As the mail still had not arrived on the morning train, I used the time up to the departure to Cinnabar to pay a visit to Captain Anderson, commander of the cavalry detachment stationed here in order to have a look at the menagerie he had assembled which was to be sent to Washington. Captain Anderson had sent me into a fit of despair the evening before when he assured me that he could have arranged for a permission to hunt some predators in the park if we had announced our wishes a few days earlier. How easy it would have been to kill one of those tin-loving bears!
The captain was living in a nicely equipped log house and knew many interesting details about the affairs in the park. His squadron has a very demanding job as it requires many guards and patrols that mainly have to look out for poachers and who have to overcome many dangers given the audacity of the poachers. A poacher was just recently relieved of a nice pony that was standing near the log house.
The menagerie was small but counted among it many remarkable pieces, thus a porcupine, a young buzzard, a badger-like animal unknown to me, three rather tame beavers that could be taken out of the cage and wandered around freely. In an iron cage sat a black bear that had been caught only a few days before and was to undertake a journey to Washington. Four delightful wapiti calves were totally tame, and came running on call, sniffing us curiously, while a fox fled into its artificial cave only to peek out of a tube with a cunning glance from time to time but immediately retiring at every approach.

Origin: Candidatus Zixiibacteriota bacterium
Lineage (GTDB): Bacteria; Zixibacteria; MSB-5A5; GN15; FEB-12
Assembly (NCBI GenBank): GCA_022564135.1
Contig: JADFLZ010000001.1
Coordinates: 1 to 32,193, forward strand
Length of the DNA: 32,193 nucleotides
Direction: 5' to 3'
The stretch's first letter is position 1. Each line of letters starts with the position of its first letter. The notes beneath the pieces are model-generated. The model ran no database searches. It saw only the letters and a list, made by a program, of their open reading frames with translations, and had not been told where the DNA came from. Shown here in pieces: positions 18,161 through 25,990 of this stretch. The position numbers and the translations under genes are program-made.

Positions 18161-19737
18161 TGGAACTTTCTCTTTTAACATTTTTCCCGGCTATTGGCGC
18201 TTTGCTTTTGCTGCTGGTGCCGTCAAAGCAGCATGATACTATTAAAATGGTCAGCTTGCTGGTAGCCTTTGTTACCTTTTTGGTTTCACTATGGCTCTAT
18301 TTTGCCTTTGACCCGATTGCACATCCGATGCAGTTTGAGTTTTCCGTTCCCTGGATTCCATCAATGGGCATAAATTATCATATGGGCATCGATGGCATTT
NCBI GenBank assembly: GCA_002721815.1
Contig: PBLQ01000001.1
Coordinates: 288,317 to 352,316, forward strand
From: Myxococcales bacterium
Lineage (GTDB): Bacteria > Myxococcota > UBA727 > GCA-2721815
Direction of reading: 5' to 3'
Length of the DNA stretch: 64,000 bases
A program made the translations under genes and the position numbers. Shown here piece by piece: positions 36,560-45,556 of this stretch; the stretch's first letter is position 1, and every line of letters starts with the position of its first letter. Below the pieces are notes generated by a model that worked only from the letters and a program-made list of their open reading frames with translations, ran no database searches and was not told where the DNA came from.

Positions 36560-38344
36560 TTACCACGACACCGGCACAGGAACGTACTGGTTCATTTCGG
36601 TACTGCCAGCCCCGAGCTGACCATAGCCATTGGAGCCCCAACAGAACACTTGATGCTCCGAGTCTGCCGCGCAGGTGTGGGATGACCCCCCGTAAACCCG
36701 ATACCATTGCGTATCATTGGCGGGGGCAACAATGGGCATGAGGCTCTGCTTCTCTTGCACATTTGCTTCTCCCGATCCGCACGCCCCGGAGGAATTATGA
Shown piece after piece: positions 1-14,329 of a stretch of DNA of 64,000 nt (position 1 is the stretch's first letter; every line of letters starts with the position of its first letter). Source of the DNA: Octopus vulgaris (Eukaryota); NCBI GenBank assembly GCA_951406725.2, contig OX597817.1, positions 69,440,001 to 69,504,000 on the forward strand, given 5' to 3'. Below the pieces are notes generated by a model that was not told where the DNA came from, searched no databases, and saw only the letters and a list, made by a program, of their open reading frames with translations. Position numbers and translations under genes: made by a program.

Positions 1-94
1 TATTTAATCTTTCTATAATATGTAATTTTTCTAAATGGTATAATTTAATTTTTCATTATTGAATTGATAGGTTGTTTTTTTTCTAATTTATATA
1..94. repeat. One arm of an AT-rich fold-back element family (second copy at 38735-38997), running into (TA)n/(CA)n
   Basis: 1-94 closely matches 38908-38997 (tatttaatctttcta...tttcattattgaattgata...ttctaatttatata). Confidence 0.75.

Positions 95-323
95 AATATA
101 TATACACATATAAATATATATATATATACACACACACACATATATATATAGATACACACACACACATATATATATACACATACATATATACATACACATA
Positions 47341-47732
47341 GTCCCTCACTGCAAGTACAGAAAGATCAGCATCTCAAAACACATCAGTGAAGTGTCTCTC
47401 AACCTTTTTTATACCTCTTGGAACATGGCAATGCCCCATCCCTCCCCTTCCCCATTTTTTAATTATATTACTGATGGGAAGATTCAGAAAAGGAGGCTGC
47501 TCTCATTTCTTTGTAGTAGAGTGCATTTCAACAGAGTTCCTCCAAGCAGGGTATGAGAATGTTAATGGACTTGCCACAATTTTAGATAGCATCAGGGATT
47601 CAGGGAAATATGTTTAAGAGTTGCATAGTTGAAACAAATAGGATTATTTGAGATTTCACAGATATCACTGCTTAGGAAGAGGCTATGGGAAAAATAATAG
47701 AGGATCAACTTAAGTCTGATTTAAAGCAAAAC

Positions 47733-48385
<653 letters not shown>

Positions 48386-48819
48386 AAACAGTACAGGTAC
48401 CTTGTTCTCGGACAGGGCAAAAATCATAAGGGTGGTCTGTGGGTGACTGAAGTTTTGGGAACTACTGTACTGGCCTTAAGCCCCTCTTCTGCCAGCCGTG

During the morning some caravans of „sour dough tourists“ arrived which refers to the families that move through and now out of the park with a fully packed wagon, with their children and their stuff. We had encountered several of them already on the first day of our tour. The vehicle, their baggage and the passengers showed clearly visible marks of their gypsy-like roaming. The way these nature lovers visit the park is without doubt a very strange one and a hardly comprehensible way for us to enjoy the summer time. Any demands for comfort these travelers may have to forsake, and whether they find compensation for their many deprivations of their exhausting journey in their boundless existence is dependent on the favor of hazard and the weather’s caprices and thus can not be predicted but seems to be the case.
On the small square I then inspected a cavalry detachment, about half a squadron that performed exercises to an officer’s command. The troop exercised developments and movements that were a bit more complicated than those used at home. The development of a skirmish line where the carbine is grabbed while mounted seems to be one of the most important evolutions. The horses were noticeably tall, strong and also good, mostly white horses. The riding of the soldiers and the rough treatment of the horses I found less sympathetic. The riders wore standard dark-blue uniforms with yellow lacing on the pants and gray slouch hats and tall heavy boots. The armament consisted of saber, revolver and carbine. The latter and the saber were attached on the saddle.